• European Quality of Life Survey 2007

    Eurofound's European Quality of Life Survey (EQLS) examines both the objective circumstances of European citizens' lives and how they feel about those circumstances and their lives in general. This series consists of outputs from the EQLS 2007, the second edition of the survey. The survey was first carried out in 2003.

  • European Quality of Life Survey 2012

    Eurofound's European Quality of Life Survey (EQLS) examines both the objective circumstances of European citizens' lives and how they feel about those circumstances and their lives in general. This series consists of outputs from the EQLS 2012, the third edition of the survey. The survey was first carried out in 2003. 

  • European Working Conditions Survey 2005

    Eurofound’s European Working Conditions Survey (EWCS) paints a wide-ranging picture of Europe at work across countries, occupations, sectors and age groups. This series consists of findings from the EWCS 2005, the fourth edition of the survey. The survey was first carried out in 1990.

  • European Working Conditions Survey 2010

    Eurofound’s European Working Conditions Survey (EWCS) paints a wide-ranging picture of Europe at work across countries, occupations, sectors and age groups. This series consists of findings from the EWCS 2010, the fifth edition of the survey. The survey was first carried out in 1990.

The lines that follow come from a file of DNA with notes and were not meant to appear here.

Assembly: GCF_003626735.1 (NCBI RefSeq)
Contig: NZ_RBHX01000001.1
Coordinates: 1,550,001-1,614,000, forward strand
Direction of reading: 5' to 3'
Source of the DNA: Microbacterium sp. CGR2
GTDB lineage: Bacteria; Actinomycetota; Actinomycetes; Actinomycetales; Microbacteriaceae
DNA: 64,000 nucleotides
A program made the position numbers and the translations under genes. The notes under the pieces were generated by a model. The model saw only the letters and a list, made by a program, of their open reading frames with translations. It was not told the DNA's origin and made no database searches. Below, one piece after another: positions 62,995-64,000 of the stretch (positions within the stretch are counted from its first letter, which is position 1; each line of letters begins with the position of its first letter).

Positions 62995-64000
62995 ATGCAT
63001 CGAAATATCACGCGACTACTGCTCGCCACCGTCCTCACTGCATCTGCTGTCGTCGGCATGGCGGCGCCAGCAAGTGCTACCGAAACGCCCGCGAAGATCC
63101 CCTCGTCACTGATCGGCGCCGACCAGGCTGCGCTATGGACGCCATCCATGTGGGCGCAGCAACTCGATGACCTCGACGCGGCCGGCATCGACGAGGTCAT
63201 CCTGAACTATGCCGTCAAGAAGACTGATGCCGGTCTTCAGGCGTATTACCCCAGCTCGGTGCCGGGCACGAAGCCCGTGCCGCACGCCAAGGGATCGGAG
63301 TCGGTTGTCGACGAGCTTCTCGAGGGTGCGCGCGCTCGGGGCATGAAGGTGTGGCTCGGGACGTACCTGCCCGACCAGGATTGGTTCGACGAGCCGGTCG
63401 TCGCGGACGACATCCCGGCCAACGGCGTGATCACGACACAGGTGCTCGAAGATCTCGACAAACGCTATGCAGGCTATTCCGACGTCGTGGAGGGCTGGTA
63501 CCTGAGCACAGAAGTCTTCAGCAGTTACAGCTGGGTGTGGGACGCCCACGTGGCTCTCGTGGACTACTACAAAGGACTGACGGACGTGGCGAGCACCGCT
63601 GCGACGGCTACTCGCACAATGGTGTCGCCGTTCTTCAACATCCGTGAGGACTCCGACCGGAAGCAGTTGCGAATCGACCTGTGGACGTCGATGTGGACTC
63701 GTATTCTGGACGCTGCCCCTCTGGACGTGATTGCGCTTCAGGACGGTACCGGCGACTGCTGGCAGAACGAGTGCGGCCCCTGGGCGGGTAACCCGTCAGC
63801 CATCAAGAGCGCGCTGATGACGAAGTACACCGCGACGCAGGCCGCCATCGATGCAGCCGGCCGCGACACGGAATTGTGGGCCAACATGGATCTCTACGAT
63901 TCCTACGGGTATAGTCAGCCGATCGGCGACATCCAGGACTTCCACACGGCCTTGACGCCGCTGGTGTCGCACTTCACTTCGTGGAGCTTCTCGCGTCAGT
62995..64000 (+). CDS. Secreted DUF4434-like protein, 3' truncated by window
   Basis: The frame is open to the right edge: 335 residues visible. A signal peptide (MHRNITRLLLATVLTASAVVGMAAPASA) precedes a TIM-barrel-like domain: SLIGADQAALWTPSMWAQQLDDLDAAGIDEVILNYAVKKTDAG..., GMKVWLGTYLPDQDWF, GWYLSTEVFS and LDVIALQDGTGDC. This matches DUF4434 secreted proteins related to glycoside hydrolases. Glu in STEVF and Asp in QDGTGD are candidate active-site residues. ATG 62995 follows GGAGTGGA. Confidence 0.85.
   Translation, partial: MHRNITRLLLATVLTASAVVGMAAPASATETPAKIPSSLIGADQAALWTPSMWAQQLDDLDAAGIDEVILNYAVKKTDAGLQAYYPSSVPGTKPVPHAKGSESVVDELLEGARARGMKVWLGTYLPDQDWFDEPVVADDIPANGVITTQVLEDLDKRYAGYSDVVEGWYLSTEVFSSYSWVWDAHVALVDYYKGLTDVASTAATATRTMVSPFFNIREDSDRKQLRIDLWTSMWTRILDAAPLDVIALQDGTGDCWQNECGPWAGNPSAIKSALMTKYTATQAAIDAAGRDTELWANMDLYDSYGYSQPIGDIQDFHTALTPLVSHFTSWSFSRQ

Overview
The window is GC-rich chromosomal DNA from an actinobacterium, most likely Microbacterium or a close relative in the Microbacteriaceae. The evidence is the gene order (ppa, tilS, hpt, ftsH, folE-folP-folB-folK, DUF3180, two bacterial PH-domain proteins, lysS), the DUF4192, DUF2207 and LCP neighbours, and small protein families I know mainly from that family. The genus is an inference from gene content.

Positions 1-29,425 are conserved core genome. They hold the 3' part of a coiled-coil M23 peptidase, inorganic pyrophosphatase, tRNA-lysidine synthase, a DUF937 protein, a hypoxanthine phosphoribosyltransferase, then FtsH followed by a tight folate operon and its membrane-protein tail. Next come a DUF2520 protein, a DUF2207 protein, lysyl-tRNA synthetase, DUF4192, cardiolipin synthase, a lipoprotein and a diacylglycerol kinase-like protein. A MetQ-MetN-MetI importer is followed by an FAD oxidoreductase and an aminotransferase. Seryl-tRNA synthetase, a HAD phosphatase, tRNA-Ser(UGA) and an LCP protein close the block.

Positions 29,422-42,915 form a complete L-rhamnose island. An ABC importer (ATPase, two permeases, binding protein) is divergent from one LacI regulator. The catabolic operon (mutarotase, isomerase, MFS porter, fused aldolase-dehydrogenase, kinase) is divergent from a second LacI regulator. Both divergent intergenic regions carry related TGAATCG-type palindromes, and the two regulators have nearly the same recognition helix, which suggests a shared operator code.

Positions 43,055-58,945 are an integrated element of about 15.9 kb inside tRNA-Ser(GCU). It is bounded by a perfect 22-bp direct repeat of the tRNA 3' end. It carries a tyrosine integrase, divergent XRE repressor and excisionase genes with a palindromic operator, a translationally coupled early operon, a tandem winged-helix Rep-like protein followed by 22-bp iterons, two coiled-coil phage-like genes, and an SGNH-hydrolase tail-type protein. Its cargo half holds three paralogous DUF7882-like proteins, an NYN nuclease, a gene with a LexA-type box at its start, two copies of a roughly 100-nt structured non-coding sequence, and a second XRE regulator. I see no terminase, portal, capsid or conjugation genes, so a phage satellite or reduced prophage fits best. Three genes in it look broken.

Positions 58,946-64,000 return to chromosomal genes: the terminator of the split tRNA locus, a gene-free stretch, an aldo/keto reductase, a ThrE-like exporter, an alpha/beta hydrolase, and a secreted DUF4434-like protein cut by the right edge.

• European Working Conditions Survey 2020

    ​Eurofound’s European Working Conditions Survey (EWCS) paints a wide-ranging picture of Europe at work across countries, occupations, sectors and age groups. This series consists of findings from the EWCS 2020, the seventh edition of the survey. The survey was first carried out in 1990.

  • Manufacturing employment outlook

    This publication series explores scenarios for the future of manufacturing. The employment implications (number of jobs by sector, occupation, wage profile, and task content) under various possible scenarios are examined. The scenarios focus on various possible developments in global trade and energy policies and technological progress and run to 2030.

Forthcoming publications